3. Write a poem using 'Give Me' or 'I Want' in no abstract nouns. What is that you most want? See where this leads you?


4. Remember that facts are not always truths.


5. Write your whole childhood in a one-poem-setting.


And remember, the second-draft of your poem may be longer. Re-drafting is not about neatening, but a becoming.


After a seminar with her in the morning, all attendees at the residence got to listen to Caroline Bird read from her latest collection. It was the greatest surprise for me because I'd been reading her poetry for over a year now, after discovering Looking Through Letterboxes at the beginning of two-terms-ago. She reads her work in a powerful, thoughtful way.


Day Four


Today I didn't write a lot of notes, and now that it's nearly finished, I have a single page to look back on, but I'll share this with you.


It was written around 2 in the afternoon during a session titled: What An Agent Wants.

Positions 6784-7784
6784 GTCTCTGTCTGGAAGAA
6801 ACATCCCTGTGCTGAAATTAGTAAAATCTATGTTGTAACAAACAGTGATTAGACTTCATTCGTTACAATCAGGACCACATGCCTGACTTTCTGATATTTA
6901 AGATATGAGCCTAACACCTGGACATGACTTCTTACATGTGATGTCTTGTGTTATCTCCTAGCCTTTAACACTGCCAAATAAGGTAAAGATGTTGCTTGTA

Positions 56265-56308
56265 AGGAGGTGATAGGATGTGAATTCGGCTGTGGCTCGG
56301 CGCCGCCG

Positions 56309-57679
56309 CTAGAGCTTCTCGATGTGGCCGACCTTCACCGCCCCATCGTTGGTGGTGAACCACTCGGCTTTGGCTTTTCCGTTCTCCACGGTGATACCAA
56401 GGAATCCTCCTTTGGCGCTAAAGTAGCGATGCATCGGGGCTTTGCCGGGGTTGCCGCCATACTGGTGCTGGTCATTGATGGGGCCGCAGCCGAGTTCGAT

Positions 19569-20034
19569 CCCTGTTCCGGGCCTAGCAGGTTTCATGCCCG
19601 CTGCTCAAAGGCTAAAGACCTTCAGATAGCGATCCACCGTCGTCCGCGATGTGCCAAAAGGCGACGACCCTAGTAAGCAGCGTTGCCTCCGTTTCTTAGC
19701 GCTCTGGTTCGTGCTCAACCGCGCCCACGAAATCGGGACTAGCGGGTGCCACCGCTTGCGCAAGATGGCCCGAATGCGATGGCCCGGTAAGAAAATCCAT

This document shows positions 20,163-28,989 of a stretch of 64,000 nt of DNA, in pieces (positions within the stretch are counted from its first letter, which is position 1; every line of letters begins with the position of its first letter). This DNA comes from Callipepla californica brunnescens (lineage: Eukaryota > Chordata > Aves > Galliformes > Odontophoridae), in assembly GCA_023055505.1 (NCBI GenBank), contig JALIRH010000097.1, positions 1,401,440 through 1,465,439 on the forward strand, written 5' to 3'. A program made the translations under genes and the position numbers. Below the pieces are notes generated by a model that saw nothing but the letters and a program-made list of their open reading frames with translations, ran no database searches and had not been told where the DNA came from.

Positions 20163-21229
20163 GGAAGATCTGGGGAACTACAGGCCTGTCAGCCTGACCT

Q: What do agents do? Well, agents are advocates for authors. They


1. talent-scout

2. read + edit

3. help authors get the best publishing deal + strengthen their relationship with publishing houses

4. submits work for the author, in terms of competition + bidding deals

5. beyond negotiations, agents look after their authors in marketing + creative-space; they make sure the author has enough time to rest & refresh between press and new work


Q: How to submit to an agent?


1. carefully consider the package of your submission

including of


a) a professional covering letter with a synopsis and introduction

b) the first three chapters of your book